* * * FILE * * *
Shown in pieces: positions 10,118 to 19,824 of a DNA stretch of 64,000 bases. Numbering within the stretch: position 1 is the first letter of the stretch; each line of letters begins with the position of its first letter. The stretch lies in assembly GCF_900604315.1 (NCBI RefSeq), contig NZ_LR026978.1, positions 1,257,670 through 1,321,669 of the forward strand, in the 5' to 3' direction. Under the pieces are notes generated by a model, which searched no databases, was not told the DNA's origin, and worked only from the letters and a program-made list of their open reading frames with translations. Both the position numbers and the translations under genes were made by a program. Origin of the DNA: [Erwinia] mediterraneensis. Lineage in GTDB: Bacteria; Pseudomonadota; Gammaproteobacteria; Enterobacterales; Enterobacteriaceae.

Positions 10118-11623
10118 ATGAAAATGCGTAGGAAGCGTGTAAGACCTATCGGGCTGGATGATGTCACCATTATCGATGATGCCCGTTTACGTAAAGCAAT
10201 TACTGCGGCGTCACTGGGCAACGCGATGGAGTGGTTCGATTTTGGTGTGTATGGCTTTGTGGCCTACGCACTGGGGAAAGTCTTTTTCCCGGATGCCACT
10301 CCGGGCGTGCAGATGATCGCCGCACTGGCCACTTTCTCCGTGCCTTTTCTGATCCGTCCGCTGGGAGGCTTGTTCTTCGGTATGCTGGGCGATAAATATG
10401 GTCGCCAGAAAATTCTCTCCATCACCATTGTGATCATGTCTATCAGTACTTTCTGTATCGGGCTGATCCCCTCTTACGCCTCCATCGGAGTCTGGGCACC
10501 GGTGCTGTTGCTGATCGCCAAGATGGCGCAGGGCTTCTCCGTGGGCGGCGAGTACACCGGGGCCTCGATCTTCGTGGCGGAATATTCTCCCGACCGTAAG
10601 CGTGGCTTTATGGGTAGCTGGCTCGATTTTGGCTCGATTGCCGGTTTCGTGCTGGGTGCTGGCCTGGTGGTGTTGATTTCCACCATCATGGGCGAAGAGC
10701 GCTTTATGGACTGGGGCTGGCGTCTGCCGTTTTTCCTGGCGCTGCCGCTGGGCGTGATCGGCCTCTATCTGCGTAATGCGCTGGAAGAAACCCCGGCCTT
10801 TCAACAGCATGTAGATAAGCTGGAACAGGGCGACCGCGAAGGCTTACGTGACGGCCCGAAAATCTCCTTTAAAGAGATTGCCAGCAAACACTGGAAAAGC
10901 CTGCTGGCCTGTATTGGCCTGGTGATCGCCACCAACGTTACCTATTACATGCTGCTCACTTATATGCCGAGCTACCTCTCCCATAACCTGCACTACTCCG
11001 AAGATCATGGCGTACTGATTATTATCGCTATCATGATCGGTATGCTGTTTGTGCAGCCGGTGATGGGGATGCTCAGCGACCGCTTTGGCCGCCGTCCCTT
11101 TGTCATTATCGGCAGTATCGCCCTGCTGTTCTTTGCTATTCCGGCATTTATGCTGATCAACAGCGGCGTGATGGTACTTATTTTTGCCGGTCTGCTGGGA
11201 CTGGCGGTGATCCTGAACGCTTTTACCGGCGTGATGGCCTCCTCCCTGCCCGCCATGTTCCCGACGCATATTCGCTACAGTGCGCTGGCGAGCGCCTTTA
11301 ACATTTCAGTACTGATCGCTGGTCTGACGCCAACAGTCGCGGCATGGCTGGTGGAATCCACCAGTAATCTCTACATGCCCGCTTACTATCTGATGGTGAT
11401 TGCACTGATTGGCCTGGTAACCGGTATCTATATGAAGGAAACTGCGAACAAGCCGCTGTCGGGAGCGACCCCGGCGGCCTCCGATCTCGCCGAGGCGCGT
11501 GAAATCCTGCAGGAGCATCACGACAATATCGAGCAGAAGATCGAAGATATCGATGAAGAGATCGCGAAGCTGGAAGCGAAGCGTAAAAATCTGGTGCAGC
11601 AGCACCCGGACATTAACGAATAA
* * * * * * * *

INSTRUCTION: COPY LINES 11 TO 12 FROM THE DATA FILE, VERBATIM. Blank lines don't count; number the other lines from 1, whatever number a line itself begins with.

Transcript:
10901 CTGCTGGCCTGTATTGGCCTGGTGATCGCCACCAACGTTACCTATTACATGCTGCTCACTTATATGCCGAGCTACCTCTCCCATAACCTGCACTACTCCG
11001 AAGATCATGGCGTACTGATTATTATCGCTATCATGATCGGTATGCTGTTTGTGCAGCCGGTGATGGGGATGCTCAGCGACCGCTTTGGCCGCCGTCCCTT